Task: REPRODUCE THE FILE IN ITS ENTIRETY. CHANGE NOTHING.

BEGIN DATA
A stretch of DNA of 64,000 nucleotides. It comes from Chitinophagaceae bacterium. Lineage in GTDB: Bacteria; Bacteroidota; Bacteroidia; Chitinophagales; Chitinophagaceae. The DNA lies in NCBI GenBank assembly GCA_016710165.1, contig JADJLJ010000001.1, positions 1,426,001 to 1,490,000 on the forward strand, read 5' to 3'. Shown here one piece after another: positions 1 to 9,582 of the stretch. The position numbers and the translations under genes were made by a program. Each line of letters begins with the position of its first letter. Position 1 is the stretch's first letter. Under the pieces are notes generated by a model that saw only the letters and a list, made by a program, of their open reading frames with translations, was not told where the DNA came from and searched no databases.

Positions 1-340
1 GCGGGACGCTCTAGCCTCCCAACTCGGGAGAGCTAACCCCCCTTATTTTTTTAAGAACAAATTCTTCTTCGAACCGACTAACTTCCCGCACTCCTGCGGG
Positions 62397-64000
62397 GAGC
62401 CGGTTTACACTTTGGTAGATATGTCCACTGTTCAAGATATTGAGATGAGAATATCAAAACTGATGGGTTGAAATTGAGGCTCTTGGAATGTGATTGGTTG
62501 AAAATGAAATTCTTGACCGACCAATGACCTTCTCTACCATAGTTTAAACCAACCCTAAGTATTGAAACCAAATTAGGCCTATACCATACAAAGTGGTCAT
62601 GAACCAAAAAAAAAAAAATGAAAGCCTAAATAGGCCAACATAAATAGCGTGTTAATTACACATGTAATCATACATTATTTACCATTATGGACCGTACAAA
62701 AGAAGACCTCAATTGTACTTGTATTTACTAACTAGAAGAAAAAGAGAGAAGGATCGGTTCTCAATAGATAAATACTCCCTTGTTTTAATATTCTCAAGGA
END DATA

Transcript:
A stretch of DNA of 64,000 nucleotides. It comes from Chitinophagaceae bacterium. Lineage in GTDB: Bacteria; Bacteroidota; Bacteroidia; Chitinophagales; Chitinophagaceae. The DNA lies in NCBI GenBank assembly GCA_016710165.1, contig JADJLJ010000001.1, positions 1,426,001 to 1,490,000 on the forward strand, read 5' to 3'. Shown here one piece after another: positions 1 to 9,582 of the stretch. The position numbers and the translations under genes were made by a program. Each line of letters begins with the position of its first letter. Position 1 is the stretch's first letter. Under the pieces are notes generated by a model that saw only the letters and a list, made by a program, of their open reading frames with translations, was not told where the DNA came from and searched no databases.

Positions 1-340
1 GCGGGACGCTCTAGCCTCCCAACTCGGGAGAGCTAACCCCCCTTATTTTTTTAAGAACAAATTCTTCTTCGAACCGACTAACTTCCCGCACTCCTGCGGG
Positions 62397-64000
62397 GAGC
62401 CGGTTTACACTTTGGTAGATATGTCCACTGTTCAAGATATTGAGATGAGAATATCAAAACTGATGGGTTGAAATTGAGGCTCTTGGAATGTGATTGGTTG
62501 AAAATGAAATTCTTGACCGACCAATGACCTTCTCTACCATAGTTTAAACCAACCCTAAGTATTGAAACCAAATTAGGCCTATACCATACAAAGTGGTCAT
62601 GAACCAAAAAAAAAAAAATGAAAGCCTAAATAGGCCAACATAAATAGCGTGTTAATTACACATGTAATCATACATTATTTACCATTATGGACCGTACAAA
62701 AGAAGACCTCAATTGTACTTGTATTTACTAACTAGAAGAAAAAGAGAGAAGGATCGGTTCTCAATAGATAAATACTCCCTTGTTTTAATATTCTCAAGGA